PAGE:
LONDON — British politicians, charities and businesses voiced outrage on Wednesday after a report that some of the men who attended an all-male black-tie charity dinner had groped, verbally harassed or propositioned young women hired as servers.
The fallout from the report, by The Financial Times, reached the floor of Parliament, where Jess Phillips, a Labour lawmaker, said, “What happened was women were bought as bait for men, who were rich men.”
Anne Milton, an education minister in the Conservative government, said that David Meller, co-chairman of the group that had held the dinner, had stepped down as a member of the board of the Department for Education. Maria Miller, a Conservative lawmaker and chairwoman of the Women and Equalities Committee, said the law against sexual harassment should be made tougher.
One of the prizes auctioned at the event, held at a London hotel, included tea with Mark Carney, the governor of the Bank of England. The central bank said on Wednesday that he would not follow through.
Great Ormond Street children’s hospital in London said that it would return money raised for it by the group that organized the event, the Presidents Club Charitable Trust, and would no longer take its donations. The National Council for Voluntary Organizations told its members not to accept contributions from the trust.
WPP, one of Britain’s largest advertising and public affairs companies, which bought a table for the event this year and in years past, said it was unaware of the conduct described in the article, but that it would not take part in the dinner again.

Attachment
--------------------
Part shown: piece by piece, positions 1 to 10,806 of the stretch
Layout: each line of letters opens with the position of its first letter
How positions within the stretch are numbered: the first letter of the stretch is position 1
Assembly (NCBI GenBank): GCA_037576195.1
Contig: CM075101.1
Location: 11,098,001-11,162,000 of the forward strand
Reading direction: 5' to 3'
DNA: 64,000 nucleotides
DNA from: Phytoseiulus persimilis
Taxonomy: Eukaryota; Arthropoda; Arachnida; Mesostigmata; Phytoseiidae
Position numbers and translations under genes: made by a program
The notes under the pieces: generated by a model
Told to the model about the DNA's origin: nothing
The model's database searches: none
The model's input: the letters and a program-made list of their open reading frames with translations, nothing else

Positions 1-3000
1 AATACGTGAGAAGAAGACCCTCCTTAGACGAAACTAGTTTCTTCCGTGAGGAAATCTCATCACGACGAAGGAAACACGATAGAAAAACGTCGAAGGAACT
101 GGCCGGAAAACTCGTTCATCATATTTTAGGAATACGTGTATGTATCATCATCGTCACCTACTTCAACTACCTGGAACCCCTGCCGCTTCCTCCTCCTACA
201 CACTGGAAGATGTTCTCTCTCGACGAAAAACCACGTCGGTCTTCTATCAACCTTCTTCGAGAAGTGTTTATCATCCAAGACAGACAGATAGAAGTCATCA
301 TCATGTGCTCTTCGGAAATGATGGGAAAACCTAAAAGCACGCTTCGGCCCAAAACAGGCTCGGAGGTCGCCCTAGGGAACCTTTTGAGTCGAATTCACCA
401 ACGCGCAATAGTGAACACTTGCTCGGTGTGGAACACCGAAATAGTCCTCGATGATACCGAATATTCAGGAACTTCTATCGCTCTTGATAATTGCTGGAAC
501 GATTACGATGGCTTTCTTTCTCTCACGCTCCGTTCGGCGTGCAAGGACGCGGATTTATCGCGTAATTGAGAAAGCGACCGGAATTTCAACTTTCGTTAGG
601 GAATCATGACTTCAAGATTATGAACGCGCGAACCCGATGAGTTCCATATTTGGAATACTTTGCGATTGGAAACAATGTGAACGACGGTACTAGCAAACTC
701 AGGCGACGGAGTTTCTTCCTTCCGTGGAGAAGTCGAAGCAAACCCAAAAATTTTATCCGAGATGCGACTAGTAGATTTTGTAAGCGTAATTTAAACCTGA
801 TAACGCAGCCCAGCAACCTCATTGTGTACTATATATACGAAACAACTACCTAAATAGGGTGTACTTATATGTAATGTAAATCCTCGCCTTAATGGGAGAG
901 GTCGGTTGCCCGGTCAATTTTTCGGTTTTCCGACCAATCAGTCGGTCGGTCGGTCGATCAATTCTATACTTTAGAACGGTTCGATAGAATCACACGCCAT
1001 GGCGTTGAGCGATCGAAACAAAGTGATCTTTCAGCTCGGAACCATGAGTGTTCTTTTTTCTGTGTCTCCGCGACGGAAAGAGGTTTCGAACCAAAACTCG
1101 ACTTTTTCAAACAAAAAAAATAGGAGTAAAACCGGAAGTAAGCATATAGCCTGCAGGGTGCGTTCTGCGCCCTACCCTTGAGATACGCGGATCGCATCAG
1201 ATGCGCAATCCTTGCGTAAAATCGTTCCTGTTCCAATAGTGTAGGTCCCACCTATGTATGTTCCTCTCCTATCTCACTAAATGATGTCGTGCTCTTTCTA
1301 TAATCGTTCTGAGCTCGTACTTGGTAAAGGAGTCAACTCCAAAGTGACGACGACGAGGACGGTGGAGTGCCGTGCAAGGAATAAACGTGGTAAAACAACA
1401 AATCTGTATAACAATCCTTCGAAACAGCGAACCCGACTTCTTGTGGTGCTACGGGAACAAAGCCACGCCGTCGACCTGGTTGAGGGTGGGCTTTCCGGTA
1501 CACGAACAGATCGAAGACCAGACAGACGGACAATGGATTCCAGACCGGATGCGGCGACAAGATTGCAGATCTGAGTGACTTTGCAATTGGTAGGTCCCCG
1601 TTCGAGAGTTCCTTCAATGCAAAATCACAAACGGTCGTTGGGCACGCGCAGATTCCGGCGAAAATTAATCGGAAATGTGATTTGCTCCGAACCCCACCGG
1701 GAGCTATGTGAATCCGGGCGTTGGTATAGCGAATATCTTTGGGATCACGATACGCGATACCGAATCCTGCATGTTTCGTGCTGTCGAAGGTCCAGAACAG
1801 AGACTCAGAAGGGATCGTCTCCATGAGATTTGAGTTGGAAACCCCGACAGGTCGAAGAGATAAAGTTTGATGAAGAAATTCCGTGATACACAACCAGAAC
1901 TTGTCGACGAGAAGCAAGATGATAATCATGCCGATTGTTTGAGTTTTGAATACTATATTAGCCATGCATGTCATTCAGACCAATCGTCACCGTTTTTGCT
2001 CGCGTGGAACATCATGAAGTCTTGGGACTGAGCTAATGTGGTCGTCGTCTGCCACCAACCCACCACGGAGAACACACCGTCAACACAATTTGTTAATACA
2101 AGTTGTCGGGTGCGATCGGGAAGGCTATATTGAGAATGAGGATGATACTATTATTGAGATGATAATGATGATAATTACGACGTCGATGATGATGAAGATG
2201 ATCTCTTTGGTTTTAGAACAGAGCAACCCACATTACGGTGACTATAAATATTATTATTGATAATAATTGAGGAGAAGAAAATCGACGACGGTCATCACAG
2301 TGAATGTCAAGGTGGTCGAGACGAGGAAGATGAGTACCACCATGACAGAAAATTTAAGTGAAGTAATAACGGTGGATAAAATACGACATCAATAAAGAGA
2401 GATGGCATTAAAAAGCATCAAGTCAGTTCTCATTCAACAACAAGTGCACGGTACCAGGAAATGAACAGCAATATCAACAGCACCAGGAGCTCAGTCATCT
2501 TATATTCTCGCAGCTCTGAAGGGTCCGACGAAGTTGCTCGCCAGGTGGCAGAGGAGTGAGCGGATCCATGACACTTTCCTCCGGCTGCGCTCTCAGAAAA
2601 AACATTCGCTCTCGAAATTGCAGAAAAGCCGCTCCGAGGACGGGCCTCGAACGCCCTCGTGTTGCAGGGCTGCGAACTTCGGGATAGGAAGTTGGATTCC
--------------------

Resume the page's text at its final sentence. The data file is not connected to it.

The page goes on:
The report is all the more remarkable for coming amid the heightened sensitivity of the #MeToo era, when career-ending revelations of sexual harassment and abuse have become regular occurrences.
The Financial Times sent reporters under cover to work as “hostesses” for the Presidents Club dinner and auction last Thursday. The annual ritual for prominent men in business and media, where alcohol flows freely, raised about $3 million this year. The newspaper reported that criteria for the job included being “tall, thin and pretty,” and wearing “skimpy black outfits with matching underwear and high heels.”
The dinner, held since the 1980s, was described in the article as “the most un-P.C. event of the year.” Items auctioned included a night at a strip club.
Mr. Meller’s company, the Meller Group, said that neither he nor anyone else there would address the Financial Times report. The other chairman of the charitable trust, Bruce Ritchie, is the owner and chief executive of a large real estate firm, Residential Land. The company said he had no immediate comment.
The host of this year’s event, the British comedian and writer David Walliams, said on Twitter that he had been there “in a strictly professional capacity and not as a guest,” and that he had left immediately after appearing on stage.
“I did not witness any of the kind of behavior that allegedly occurred and am absolutely appalled by the reports,” he added.
The Presidents Club said in a statement: “The organizers are appalled by the allegations of bad behavior at the event asserted by the Financial Times reporters. Such behavior is totally unacceptable. The allegations will be investigated fully and promptly and appropriate action taken.”
The hostesses were hired by Artista, a company that organizes events and is headed by Caroline Dandridge.
“I was not aware of any claims of sexual harassment but the kind of behavior alleged is completely unacceptable,” Ms. Dandridge said in a statement. “I am checking with the staff and any complaints will be dealt with promptly and fairly. Anyone working at an event should be treated professionally and with respect at all times.”
The article said that Ms. Dandridge had warned the hostesses that men might get “annoying” and that “some girls hate it.” It also said the women were encouraged to drink and were required to sign a nondisclosure agreement. The more reticent ones were urged to interact more with the men, including being prodded not to spend much time in the restroom.
The Financial Times reported that one woman said a man had shown her his penis, one said a guest had asked if she was a prostitute, one said a man had suggested she remove her underwear and dance on a table, and others said that men touched them or invited them to rooms upstairs.
In a BBC interview, the reporter who wrote the article, Madison Marriage, said she had herself been groped.